Rehabilitation program fails to help users kick the habit

By Kasey Minnick
April 19, 2007

Charlotte Observer/MCT

Proposition 36, which went into effect July 1, 2001, is one of the hottest topics between legislators and those not abiding by the law in California.

Proposition 36 is a program that when people are convicted of drug possession, they can get three chances to complete rehabilitation and kick their addictions before a judge can send them to prison, according to the Los Angeles Times.

What is most problematic about this seven-year-old program is that nearly half of the offenders sentenced fail to complete rehabilitation and more than a quarter do not even show up for their treatment. Because of these high letdown rates, critics are now beginning to speak up and express their disgust. They believe that in return for these lawbreakers not attending their classes, they should head behind bars as their punishment.

Ryan Barrett, a sophomore exercise science major, said, “These people should have to go through rehab and complete it the first time. If they don’t, then they should go to jail. Why should they get three chances?”

With critics like these, it is no wonder Proposition 36 faced many challenges early in its development. This plan gave most nonviolent offenders convicted of drug possession the option to enter treatment rather than jail or prison. Since this started in 2001, about 50,000 people have entered the program each year. Half of those did not even receive treatment as of yet, according to the Los Angeles Times.

This is when another problem arises. Those that truly need the help are not even getting it first. More than half of the defendants reported using drugs for longer than a decade according to the evaluations by University of California, Los Angeles. Some had even spent lifetimes in and out of the slammer, but those are the people still awaiting their chance for help.

Even Gov. Arnold Schwarzenegger of California demanded that judges have the right to jail defendants for short periods if they continue to use drugs or fail to enroll in treatment, according to the Los Angeles Times.

In response to Schwarzeneggers’ comments, Proposition 36 supporters sued him and even put the governor’s proposal on hold. In yet another response, the governor is now intending to cut the program’s funding altogether.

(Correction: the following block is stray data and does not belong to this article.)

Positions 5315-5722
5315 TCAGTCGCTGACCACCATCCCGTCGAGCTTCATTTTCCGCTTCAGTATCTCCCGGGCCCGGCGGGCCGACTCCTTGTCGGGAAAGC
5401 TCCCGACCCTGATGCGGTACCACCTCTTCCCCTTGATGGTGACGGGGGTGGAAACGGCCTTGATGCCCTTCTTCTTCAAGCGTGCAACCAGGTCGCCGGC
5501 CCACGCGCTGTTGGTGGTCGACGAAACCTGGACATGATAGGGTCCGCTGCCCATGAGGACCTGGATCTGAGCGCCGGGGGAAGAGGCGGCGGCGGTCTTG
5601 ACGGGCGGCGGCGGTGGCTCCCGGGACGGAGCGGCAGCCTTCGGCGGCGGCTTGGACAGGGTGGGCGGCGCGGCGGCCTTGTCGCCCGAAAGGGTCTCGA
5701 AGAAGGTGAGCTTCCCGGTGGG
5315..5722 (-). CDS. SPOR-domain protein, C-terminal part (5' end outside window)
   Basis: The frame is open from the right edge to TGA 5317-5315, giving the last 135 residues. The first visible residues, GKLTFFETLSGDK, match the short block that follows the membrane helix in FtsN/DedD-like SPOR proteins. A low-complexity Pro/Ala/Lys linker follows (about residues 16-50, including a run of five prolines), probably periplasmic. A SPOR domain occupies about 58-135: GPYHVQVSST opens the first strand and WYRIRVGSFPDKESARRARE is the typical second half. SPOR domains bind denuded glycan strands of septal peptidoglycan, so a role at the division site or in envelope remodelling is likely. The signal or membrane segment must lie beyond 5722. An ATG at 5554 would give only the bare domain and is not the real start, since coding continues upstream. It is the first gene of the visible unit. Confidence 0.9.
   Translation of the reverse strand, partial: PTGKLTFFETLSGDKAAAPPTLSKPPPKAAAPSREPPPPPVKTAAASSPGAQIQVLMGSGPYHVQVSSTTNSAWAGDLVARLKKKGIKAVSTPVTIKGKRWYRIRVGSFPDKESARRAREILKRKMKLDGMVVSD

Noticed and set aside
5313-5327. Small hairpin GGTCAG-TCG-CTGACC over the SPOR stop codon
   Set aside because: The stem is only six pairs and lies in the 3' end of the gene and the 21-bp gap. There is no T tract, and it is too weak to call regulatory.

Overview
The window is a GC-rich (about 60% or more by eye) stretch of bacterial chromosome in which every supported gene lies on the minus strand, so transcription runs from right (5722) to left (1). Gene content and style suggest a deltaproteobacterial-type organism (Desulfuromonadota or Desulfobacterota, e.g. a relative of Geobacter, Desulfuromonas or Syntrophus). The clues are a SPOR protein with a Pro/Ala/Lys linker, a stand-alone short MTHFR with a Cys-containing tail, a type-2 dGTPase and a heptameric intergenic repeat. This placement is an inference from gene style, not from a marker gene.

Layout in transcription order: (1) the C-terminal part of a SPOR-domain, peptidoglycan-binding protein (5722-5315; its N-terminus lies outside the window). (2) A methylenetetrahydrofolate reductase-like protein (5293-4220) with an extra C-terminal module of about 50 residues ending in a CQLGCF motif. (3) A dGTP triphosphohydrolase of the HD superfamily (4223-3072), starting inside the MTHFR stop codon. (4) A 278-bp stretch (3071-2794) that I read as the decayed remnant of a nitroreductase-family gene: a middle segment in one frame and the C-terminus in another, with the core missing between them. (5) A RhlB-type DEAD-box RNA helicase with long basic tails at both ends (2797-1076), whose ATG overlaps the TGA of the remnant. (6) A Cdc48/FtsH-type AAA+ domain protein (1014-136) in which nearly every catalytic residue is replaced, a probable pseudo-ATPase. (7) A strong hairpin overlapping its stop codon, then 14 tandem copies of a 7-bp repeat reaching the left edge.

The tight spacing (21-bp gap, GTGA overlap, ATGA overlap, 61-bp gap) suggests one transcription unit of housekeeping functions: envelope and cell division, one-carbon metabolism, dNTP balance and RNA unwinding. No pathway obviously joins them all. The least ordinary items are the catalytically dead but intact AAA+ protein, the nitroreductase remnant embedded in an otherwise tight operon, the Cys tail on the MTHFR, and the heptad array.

There are many pros and cons when it comes to this law. Critics say this cannot succeed because it lacks meaningful sanctions to push defendants in the right direction. On the other hand, supporters think that dealing with jail terms, however small amount of time, would hint at a shift away from treating drugs as a health problem and success rates would lower if funding cuts would take place.

Scott Gillespie, a sophomore criminology major, said, “They should go right to prison because if they aren’t going to rehab after the first time, they aren’t ever going to go.”

Joseph M. Windt, a sophomore criminology major, said, “As long as people are given the chance to help themselves, they should take advantage of that opportunity. They should be able to have three strikes in order to learn how to resolve their drug habits because if you throw them into prison, once they get out, they will be right back on the streets where they started.”

A drug offender in the California area, Alexander Santillan, said, “Every time I’d get arrested, I knew I’ve got three more chances coming to jail.”

Santillan, who was convicted in three cases of drug possession, was considered free under Proposition 36. Santillan said he treated jail after each arrest as a chance to recuperate before hitting the streets again, according to the Los Angeles Times.

Because of people like this, opponents feel this is another detriment to the society.

Angela Hawken, a UCLA research economist, said, “We’re wasting our money and we’re really putting our community in jeopardy by having them on the streets.”

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Kasey Minnick

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